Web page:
Your baby will be cozy for longer excursions

    When it comes to keeping your little travel companion content, comfort is the name of the game. With foam cushions and a memory foam headrest, your little explorer will have the best seat in the car when buckled in. For a little extra privacy, pull down the breathable Dream Drape and quietly attach it to the side of the car seat with magnets. Or, enjoy some time in the sun without concerns about harsh rays with the full-coverage UPF 50+ canopy.

    Base or belt... the decision is yours

    The Nuna PIPA lite rx offers two ways to secure the seat to the car: with the (included) PIPA RELX base or by buckling in through the belt path on the infant car seat with the vehicle's seat belt, meaning one less thing to take along when you travel by taxi or airplane. Better yet, the car seat securely installs in just seconds so you can get on with the adventure.

    Stroll on with the full travel system

    Compatible with Nuna's extensive line of strollers, the Nuna PIPA lite rx lets you create a travel system that works for your lifestyle. From single strollers to rides that can grow with your family, you can click the Nuna PIPA lite rx into place and go—wherever your travels might take you.

    The Nuna PIPA lite rx is available now in two color options. Take a closer look at this fully featured infant seat on nunababy.com.

    This article is sponsored by Nuna. Thank you for supporting the brands that support Motherly and mamas.
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    10 Montessori phrases for kids who are struggling with back to school

    The first day of school can be hard for everyone, mama. Here's how to use the Montessori method to help your child adjust.

    No matter how excited your child was to pick out a new lunchbox and backpack this year, there will likely be days when they just don't want to go to school. Whether they're saying "I don't like school" when you're home playing together or having a meltdown on the way to the classroom, there are things you can say to help ease their back-to-school nerves.

    More than the exact words you use, the most important thing is your attitude, which your child is most definitely aware of. It's important to validate their feelings while conveying a calm confidence that school is the right place for them to be and that they can handle it.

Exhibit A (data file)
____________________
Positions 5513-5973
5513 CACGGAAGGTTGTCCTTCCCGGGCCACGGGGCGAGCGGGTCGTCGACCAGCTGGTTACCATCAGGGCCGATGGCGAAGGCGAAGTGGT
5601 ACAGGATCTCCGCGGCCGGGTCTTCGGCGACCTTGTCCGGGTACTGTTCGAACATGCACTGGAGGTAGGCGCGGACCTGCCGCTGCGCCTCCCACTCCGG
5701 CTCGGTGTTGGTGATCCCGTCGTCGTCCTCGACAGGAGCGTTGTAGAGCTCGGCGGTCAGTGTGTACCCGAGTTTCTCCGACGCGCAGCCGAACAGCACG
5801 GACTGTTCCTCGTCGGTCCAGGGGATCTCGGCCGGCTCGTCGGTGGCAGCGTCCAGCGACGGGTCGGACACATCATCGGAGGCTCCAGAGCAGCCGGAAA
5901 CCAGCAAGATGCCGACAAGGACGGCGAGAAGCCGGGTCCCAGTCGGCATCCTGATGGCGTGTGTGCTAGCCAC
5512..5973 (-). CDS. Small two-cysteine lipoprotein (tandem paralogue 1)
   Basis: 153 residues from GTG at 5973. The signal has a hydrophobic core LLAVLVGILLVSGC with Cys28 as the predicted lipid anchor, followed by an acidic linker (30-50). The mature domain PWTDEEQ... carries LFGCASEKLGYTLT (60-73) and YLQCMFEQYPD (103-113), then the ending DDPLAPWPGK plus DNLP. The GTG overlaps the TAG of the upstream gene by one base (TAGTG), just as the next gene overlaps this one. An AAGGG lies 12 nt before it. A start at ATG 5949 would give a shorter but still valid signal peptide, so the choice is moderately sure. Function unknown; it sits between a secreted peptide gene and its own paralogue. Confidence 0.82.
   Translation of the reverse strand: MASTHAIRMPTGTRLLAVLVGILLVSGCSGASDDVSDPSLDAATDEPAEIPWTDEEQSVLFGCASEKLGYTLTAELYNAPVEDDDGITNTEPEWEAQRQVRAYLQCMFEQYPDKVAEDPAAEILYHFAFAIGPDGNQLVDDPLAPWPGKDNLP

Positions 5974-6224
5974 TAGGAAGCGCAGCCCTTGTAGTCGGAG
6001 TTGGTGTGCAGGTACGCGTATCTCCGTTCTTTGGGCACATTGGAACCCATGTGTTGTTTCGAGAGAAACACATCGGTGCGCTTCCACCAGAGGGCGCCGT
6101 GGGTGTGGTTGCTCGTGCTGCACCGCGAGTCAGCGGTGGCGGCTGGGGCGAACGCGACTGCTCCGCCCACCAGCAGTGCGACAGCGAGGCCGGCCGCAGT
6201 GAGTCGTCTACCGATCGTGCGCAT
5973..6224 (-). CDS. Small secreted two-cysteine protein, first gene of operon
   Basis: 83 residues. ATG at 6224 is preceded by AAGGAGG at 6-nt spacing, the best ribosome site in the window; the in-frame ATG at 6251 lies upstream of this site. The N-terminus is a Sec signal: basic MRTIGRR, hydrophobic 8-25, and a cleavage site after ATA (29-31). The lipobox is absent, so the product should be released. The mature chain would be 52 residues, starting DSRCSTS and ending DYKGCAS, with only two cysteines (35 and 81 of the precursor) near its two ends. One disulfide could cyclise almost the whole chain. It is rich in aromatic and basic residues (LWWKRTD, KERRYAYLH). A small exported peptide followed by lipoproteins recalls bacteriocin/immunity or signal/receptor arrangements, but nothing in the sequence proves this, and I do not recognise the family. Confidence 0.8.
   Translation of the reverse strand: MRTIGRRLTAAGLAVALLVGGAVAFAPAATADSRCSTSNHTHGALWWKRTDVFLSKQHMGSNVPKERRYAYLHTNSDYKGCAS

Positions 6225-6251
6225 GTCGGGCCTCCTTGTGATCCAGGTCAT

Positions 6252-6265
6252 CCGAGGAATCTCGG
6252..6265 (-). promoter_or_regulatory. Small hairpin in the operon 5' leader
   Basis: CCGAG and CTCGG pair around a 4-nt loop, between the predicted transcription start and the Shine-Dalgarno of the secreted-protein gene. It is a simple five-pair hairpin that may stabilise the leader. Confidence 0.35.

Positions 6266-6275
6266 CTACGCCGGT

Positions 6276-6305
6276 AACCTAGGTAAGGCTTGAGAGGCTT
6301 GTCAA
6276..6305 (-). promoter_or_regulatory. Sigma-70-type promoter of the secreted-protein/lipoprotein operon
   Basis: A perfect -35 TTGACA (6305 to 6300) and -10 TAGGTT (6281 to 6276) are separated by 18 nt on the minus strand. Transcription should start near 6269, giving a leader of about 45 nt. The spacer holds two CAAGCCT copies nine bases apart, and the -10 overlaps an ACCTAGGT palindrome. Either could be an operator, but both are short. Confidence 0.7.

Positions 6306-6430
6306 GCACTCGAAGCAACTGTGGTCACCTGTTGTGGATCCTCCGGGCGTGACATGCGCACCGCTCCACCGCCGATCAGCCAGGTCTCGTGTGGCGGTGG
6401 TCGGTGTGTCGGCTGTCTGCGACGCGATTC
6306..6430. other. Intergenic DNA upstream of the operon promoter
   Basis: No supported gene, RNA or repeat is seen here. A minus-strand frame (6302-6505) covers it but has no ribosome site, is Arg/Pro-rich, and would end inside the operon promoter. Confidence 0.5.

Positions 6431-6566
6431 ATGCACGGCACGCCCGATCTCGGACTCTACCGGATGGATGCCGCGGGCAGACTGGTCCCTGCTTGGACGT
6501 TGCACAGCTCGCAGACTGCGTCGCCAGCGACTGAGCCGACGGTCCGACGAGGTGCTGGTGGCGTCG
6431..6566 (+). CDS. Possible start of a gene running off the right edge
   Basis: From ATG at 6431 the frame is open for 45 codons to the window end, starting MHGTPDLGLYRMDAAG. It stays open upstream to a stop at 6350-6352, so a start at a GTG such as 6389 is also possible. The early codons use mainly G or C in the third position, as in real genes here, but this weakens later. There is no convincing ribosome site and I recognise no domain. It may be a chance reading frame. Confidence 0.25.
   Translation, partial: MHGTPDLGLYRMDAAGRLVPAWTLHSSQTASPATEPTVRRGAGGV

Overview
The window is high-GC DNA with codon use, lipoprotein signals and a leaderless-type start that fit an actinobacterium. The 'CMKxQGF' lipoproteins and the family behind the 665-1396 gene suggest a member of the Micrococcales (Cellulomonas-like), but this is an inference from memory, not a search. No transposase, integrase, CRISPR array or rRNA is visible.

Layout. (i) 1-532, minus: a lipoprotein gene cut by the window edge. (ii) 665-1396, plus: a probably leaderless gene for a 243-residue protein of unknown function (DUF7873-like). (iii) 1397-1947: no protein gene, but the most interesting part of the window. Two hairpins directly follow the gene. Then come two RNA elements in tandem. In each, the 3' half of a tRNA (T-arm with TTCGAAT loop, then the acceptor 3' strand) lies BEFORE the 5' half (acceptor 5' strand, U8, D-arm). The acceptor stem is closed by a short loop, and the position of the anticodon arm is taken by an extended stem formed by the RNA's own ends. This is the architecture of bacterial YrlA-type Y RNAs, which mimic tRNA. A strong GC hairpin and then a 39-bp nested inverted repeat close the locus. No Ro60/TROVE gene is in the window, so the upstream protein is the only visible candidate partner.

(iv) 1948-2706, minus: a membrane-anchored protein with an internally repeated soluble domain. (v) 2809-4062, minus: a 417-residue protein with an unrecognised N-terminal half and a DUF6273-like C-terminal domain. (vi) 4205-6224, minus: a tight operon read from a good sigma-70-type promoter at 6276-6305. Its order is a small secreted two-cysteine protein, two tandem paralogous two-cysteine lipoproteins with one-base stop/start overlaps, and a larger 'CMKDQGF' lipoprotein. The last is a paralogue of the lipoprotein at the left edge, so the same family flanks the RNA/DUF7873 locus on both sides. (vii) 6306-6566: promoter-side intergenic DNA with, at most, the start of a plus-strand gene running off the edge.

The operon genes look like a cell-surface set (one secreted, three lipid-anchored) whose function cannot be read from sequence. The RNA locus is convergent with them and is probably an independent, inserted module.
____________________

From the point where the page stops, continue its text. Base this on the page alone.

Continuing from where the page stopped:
Here are some phrases that will encourage your child to go to school.


    1. "You're safe here."

    If you have a young child, they may be genuinely frightened of leaving you and going to school. Tell them that school is a safe place full of people who care about them. If you say this with calm confidence, they'll believe you. No matter what words you say, if your child senses your hesitation, your own fear of leaving them, they will not feel safe. How can they be safe if you're clearly scared of leaving them? Try to work through your own feelings about dropping them off before the actual day so you can be a calm presence and support.

    2. "I love you and I know you can do this."

    It's best to keep your goodbye short, even if your child is crying or clinging to you, and trust that you have chosen a good place for them to be. Most children recover from hard goodbyes quickly after the parent leaves.

    If your child is having a hard time saying goodbye, give one good strong hug and tell them that you love them and know they can do this. Saying something like, "It's just school, you'll be fine" belittles their feelings. Instead, acknowledge that this is hard, but that you're confident they're up to the task. This validates the anxiety they're feeling while ending on a positive note.

    After a quick reassurance, make your exit, take a deep breath and trust that they will be okay.

    3. "First you'll have circle time, then work time, and then you'll play on the playground."

    Talk your child through the daily schedule at school, including as many details as possible. Talk about what will happen when you drop them off, what kinds of work they will do, when they will eat lunch and play outside, and who will come to get them in the afternoon.

    It can help to do this many times so that they become comfortable with the new daily rhythm.

    4. "I'll pick you up after playground time."

    Give your child a frame of reference for when you will be returning.

    If your child can tell time, you can tell them you'll see them at 3:30pm. If they're younger, tell them what will happen right before you pick them up. Perhaps you'll come get them right after lunch, or maybe it's after math class.

    Giving this reference point can help reassure them you are indeed coming back and that there is a specific plan for when they will see you again. As the days pass, they'll realize that you come consistently every day when you said you would and their anxieties will ease.

    5. "What book do you think your teacher will read when you get to school this morning?"

    Find out what happens first in your child's school day and help them mentally transition to that task. In a Montessori school, the children choose their own work, so you might ask about which work your child plans to do first.

    If they're in a more traditional school, find an aspect of the school morning they enjoy and talk about that.

    Thinking about the whole school day can seem daunting, but helping your child focus on a specific thing that will happen can make it seem more manageable.